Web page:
Research at Red House: the Arts and Crafts
With sunlight flooding in from the garden through the open windows and picking out the gold detail in the Burne-Jones wall paintings, I definitely couldn’t have chosen a better day for my research trip to Red House in Bexleyheath, London (definitely worth the early start to catch the train from Leamington!). My visit to Red House was an opportunity to do some research for our upcoming Arts and Crafts House exhibition at Compton Verney in 2015, which will feature both historic works from key practitioners of the Movement as well as contemporary commissions.
The Red House is now owned by the National Trust – an extraordinary Arts and Crafts house conceived, created and enjoyed by William Morris and his bohemian family and friends. The house includes design features and furniture by William Morris and Philip Webb, and stained glass and paintings by Edward Burne-Jones – all key practitioners of the Arts and Crafts Movement. Red House was only acquired by the National Trust ten years ago (celebrating their 10th birthday this year just like Compton Verney!) – and it is this that makes the property so fascinating…
As I went round on my guided tour, I got the impression that William Morris and his artist friends had strove to decorate and make their mark on every single surface available to them – from chair backs and insides of cupboards, to the inscriptions of the names of visitors on the glass panes of the screen in the Garden Passage, as well as Burne-Jones’ elaborate wall paintings. The extraordinary thing is however that previous owners had covered up a lot of this decoration which has since remained hidden until these last ten years – with new discoveries being made all the time. For example, a biblical wall painting was revealed in the last few years – thought to be by Elizabeth Siddal with contributions from other artists – which had been covered with wallpaper and hidden behind a wardrobe in the master bedroom. It is a similar story in every room, with Morris designs and tantalising fragments of painting peeping through the wallpaper ready to be discovered. The conservators here certainly have a long job ahead of them!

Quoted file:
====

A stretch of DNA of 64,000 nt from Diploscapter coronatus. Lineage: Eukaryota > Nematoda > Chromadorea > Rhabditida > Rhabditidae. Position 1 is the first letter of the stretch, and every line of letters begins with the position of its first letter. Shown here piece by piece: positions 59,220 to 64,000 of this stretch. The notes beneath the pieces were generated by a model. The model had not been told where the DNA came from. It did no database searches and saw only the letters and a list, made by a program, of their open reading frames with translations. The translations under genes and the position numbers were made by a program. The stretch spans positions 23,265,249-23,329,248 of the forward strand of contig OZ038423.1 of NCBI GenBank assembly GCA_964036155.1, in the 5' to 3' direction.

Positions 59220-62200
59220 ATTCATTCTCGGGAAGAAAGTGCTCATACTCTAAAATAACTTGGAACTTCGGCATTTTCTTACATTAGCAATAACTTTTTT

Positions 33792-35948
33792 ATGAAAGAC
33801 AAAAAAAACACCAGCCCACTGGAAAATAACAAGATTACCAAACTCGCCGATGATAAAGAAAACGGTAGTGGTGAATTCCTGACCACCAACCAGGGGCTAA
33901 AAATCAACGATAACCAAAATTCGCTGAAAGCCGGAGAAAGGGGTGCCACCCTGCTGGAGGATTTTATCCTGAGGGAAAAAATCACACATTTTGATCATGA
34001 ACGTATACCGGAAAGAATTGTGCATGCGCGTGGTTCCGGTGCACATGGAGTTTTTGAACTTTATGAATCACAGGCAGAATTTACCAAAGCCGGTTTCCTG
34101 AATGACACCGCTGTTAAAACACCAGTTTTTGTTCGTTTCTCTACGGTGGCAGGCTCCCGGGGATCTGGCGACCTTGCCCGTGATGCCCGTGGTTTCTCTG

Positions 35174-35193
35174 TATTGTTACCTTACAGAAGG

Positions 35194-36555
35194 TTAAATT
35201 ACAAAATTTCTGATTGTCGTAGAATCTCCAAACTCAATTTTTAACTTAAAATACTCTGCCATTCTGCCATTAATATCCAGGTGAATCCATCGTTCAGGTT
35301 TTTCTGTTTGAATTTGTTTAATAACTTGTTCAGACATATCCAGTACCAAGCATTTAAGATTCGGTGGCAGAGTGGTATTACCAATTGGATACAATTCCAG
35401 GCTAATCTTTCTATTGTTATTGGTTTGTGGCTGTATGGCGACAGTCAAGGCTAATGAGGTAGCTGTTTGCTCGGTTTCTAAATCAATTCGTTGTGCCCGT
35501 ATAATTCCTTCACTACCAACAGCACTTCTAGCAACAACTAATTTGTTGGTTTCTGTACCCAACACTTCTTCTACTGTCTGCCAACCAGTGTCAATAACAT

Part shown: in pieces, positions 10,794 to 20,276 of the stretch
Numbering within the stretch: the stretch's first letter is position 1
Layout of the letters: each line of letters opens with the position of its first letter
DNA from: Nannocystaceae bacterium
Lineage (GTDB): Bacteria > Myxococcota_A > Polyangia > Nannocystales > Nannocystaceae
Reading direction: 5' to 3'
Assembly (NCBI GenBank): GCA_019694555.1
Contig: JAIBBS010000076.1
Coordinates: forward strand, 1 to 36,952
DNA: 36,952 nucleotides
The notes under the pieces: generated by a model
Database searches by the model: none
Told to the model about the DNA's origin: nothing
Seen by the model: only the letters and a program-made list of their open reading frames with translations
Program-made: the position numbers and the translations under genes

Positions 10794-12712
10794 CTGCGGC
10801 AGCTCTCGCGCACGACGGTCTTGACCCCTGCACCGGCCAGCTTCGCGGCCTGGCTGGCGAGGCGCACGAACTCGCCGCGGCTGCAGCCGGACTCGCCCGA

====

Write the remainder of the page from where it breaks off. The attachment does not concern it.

A particularly interesting piece in the house was the glass screen in the Garden Passage which has been etched with the name of visitors to Red House – a kind of huge visitors book! May Morris’ signature, the daughter of William Morris, can be found on there among others.
The garden was also beautiful – designed to ‘clothe the house’. The lawn on the west side of the house is exactly as Morris would have intended it – the suburban garden ahead of its time with the lawn with its peripheral flower beds being very different to the Victorian tendency for fuss and flamboyance.
I was particularly excited to see the well, designed by Philip Webb and which Morris would have looked down upon from his studio and drawn his inspiration for the Strawberry Thief design among others. Our tour guide even pointed out Morris’ strawberry plant which features in his Strawberry Thief designs!
What struck me most of all about this beautiful house is the combination of practicality, minute details and artful design. Every last element has been thought through, from things like matching handles and window brackets to the settle in the dining room, which simultaneously displays brilliant design yet also could be used as a ladder to reach the storage space in the roof.
Finally, after I had exhausted the knowledgeable guides with all of my questions, I allowed myself a welcome piece of cake for lunch in the garden to write up my notes from the day.
The Arts and Crafts House will be Compton Verney’s Summer exhibition in 2015 – so watch this space for more updates!